Our records show that more than 90% of our clients renew with us each year, and we believe that part of our broking success is as a result of the personal interest we take in getting to know our clients and how their businesses operate.
Three Steps to Bonding
For clients new to Acetravelbonding.uk the initial bond underwriting process works in the following way:
We are always pleased to discuss your bonding requirements from an early stage. It makes sense to contact us whilst the application is in progress rather than after the ABTA/CAA/IATA have made their decision. In this way we can look at the application well before the licence is granted.
Having talked over the basic requirements, we will then require a completed application and supporting documentation for presentation to underwriters, for example the ABTA/CAA/IATA correspondence. If the application looks promising we would normally organise a visit, with potential underwriters present, so that we can meet the owners of the business, and discuss their requirements at first hand.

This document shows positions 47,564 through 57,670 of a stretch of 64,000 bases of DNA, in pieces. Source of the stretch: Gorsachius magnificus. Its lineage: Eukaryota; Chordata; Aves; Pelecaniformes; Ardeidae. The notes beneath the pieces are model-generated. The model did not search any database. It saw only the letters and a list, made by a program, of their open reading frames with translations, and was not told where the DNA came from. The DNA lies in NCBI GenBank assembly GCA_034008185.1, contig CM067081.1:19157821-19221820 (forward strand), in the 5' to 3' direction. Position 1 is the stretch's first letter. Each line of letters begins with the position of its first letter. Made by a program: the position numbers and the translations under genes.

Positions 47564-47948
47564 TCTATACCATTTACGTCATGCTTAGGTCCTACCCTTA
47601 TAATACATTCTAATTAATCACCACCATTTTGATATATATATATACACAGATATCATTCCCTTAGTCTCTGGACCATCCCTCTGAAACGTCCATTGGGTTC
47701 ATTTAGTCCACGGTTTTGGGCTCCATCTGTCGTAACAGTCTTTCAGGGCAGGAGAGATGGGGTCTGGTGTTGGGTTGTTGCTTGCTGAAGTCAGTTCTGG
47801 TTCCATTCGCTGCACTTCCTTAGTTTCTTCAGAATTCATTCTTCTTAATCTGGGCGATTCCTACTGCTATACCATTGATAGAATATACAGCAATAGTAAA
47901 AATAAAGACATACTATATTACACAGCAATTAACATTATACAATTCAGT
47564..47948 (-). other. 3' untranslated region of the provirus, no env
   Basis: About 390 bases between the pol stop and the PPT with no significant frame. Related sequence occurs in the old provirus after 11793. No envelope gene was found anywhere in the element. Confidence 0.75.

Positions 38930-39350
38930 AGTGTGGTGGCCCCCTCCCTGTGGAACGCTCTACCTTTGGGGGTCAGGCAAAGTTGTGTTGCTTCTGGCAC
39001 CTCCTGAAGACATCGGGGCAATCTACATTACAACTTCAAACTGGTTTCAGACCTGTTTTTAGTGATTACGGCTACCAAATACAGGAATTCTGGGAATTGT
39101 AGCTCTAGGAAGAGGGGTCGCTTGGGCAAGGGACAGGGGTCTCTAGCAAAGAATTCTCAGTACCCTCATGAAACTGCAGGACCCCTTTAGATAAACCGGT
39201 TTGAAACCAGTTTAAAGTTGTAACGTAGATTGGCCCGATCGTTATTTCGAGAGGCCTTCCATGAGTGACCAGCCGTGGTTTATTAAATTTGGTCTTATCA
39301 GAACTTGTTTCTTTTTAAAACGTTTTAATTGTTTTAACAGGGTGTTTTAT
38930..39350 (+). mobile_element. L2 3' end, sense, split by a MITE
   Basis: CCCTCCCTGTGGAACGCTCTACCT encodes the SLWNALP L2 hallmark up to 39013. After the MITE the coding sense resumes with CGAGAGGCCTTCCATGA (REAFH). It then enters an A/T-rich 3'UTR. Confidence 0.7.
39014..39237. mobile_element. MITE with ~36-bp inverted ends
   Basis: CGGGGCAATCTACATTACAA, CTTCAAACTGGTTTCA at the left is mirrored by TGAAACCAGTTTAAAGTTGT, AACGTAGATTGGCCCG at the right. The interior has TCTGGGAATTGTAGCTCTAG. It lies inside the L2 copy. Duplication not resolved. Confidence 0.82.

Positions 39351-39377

When we have received and evaluated all of the information, and if underwriters are in a position to offer a quotation, the terms will be set out formally. Upon receipt of the premium and any other supporting documentation, the bond will be lodged with the relevant authority/association, and a copy of the bond made available to you. At any point during the underwriting process our UK travel bonding team will be pleased to answer any queries regarding the progress of the application.
When evaluating your business, from the outset we take into account the potential for variations being required.
During the year, holiday sales may have exceeded the original projections. At this point it will be necessary to vary your licence and increase the size of the bond. Acetravelbonding.uk are used to handling such variations speedily and efficiently – even for large increases.
We may require some additional information, but it is a much simpler procedure than lodging additional security, as is often the case with bank bonds.